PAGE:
Tribune's Lee Abrams, in an interview with Jeffrey Goldberg at The Atlantic, sought to clarify some of his image as...a not very informed observer of newspapers, even though he's the chief innovator of Sam Zell's pack of papers. Some of his observations make sense, and he endorses having reporters spend months on a good story — "We have to get back to that real deep investigative reporting and then let people know that weíre doing that." But then he repeats his most morale-sapping statement of late — that he didn't realize his most important paper, the Los Angeles Times, has reporters actually reporting news on the ground in Iraq.
JG: Why were you surprised to find out that your company has reporters based in Iraq?
LA: I was in Los Angeles, sitting in this casual little meeting waiting for someone to show up, and there was this lady who had just got back from four years in Iraq, I forgot her name, I met 300 people in two days, and she was telling me about security problems, bullets in the background and all that, and it really struck me that there should be pictures of her with Iraqi children in the newspaper to show she was there. Whereas in the newspaper, it just says, ďTimes Staff Reporter.Ē I really never thought about it, that there was really a person over there going through hell to get this.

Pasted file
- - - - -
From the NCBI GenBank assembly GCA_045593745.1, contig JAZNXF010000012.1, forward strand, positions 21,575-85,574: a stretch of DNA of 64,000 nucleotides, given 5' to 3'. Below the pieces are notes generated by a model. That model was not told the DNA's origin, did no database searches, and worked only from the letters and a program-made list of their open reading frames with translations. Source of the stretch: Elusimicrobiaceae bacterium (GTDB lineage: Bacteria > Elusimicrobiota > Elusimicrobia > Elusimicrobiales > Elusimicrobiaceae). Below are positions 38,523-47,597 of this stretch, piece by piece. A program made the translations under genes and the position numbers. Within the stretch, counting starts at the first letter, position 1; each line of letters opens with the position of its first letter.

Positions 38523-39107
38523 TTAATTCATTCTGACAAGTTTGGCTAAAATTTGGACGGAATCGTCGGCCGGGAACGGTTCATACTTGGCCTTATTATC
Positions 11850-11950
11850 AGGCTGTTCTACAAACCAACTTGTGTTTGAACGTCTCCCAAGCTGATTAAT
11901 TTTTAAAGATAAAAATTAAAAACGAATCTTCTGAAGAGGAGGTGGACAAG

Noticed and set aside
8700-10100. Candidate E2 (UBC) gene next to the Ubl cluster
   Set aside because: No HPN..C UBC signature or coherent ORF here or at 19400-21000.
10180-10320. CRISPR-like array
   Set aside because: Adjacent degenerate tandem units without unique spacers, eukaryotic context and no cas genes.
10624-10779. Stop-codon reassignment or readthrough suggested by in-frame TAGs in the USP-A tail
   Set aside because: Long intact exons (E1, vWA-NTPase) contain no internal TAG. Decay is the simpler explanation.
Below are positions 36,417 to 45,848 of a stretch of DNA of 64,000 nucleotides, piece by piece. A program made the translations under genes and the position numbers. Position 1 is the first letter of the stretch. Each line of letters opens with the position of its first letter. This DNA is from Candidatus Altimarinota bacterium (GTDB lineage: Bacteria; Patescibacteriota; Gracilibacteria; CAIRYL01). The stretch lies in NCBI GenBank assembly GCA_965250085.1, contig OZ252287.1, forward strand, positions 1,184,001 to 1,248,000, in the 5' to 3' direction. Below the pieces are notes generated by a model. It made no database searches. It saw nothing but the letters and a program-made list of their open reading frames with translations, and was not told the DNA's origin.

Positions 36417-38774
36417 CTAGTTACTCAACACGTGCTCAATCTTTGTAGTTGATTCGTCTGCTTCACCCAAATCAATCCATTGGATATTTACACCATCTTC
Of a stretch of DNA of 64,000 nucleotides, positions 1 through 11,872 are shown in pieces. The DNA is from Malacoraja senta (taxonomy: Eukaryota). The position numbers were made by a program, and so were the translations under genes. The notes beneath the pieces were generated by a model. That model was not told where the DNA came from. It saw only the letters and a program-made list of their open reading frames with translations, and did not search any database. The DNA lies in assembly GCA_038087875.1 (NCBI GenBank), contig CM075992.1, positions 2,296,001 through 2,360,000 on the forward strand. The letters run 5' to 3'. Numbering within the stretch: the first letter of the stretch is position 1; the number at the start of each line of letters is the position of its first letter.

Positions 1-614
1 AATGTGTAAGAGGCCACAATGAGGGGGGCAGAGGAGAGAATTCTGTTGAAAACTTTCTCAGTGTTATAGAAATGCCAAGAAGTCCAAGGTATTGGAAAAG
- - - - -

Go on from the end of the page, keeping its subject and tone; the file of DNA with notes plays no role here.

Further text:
JG: It didnít strike you that there were employees of the newspaper over there doing this work?
LA: It was just ink to me, just reading. Oh yeah, hereís whatís happening in Iraq, but then I didnít feel the human side.
What this means is that arguably the most prominent Tribune executive other than Zell didn't know that the story dateline that reads Baghdad means the journalist is actually there. Or that the byline is Times Staff Writer. (I guess then he wouldn't know that Times reporter Mark Fineman died in Iraq.) Of course, when Zell was in town in February he disparaged the idea of Times reporters gathering foreign news. So maybe it's in the new Tribune's DNA.